Mon, Aug 08, 2005 - Page 1 News List

Saudi ambassador says he warned UK of possible attacks


Saudi officials alerted Britain several weeks before the deadly July 7 bombings in London that a terror attack was being planned, two newspapers reported yesterday.

The Observer quoted a security official in the Saudi capital Riyadh as saying that information was passed to MI5 and MI6, Britain's domestic and foreign intelligence agencies respectively.

The Sunday Telegraph quoted the Saudi ambassador to Britain, Prince Turki al-Faisal, as saying that details of a possible conspiracy to attack London -- apparently extracted from terrorism suspects in Saudi Arabia -- had been given to British intelligence.

"There were reports passed on to your authorities several months ago [in April-May] in general terms of a heightened expectancy of attacks on London," said the ambassador, a former chief of Saudi intelligence.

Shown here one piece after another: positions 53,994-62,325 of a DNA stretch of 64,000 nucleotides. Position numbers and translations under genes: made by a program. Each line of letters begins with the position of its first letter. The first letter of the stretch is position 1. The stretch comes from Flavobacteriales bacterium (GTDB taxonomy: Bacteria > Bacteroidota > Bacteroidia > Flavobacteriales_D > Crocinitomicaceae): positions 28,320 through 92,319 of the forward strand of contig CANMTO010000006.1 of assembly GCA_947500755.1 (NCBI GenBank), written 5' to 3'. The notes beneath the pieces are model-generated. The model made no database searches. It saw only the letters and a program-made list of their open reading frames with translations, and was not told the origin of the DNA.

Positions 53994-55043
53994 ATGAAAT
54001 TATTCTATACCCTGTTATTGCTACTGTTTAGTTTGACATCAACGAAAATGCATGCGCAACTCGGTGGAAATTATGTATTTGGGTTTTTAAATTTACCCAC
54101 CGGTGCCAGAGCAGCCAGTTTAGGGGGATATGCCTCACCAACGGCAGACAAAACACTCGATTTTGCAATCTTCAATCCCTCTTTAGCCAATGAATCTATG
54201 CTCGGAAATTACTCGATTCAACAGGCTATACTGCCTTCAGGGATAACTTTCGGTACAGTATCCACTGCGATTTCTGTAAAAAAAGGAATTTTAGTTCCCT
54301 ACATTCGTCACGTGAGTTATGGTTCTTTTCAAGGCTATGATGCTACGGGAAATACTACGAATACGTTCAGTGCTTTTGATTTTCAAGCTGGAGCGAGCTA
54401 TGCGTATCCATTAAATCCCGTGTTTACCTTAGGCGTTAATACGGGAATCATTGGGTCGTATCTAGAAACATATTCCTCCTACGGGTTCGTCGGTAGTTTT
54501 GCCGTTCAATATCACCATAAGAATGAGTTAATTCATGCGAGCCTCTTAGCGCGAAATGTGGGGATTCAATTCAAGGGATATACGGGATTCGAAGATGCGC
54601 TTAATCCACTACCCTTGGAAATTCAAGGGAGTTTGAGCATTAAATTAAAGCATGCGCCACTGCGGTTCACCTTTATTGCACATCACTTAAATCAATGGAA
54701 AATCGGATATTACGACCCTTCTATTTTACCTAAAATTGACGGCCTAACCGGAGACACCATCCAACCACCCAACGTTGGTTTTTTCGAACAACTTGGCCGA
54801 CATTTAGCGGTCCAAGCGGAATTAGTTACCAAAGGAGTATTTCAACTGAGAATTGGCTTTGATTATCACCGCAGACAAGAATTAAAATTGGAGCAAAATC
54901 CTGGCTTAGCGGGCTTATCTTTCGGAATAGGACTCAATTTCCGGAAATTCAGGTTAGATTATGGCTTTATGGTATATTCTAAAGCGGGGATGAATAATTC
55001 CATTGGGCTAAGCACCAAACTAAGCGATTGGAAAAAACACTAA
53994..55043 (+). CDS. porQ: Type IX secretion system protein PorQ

Security sources played down the reports. The Observer quoted one source as "categorically" denying that any specific information had been received that could have averted the July 7 attacks.

The source said they "did not recognize" the details of the Saudi claims, which came to light one month to the day after the attacks.

There was no immediate comment from the Foreign Office or the Home Office, but Prime Minister Tony Blair has previously rejected suggestions of an intelligence failure.

Fifty-six people were killed, including four apparent suicide bombers, in the July 7 morning rush-hour bombing of three Underground subway trains and a double-decker bus.

It was the deadliest terrror attack ever in the British capital, and was followed two weeks later by an attempted copycat attack in which the explosives, stuffed into rucksacks, failed to go off.

Saudi security sources were reported yesterday to be investigating whether two al-Qaeda operatives were in phone contact with a British ringleader of the plotters of the July 7 bombings.

Money transfers were thought to have been made from Saudi Arabia to Britain in the first six months of the year through businesses in the two countries, it was reported.

The Observer and the Sunday Telegraph said the investigations revolve around two Moroccans, both alleged to have been senior figures in al-Qaeda.

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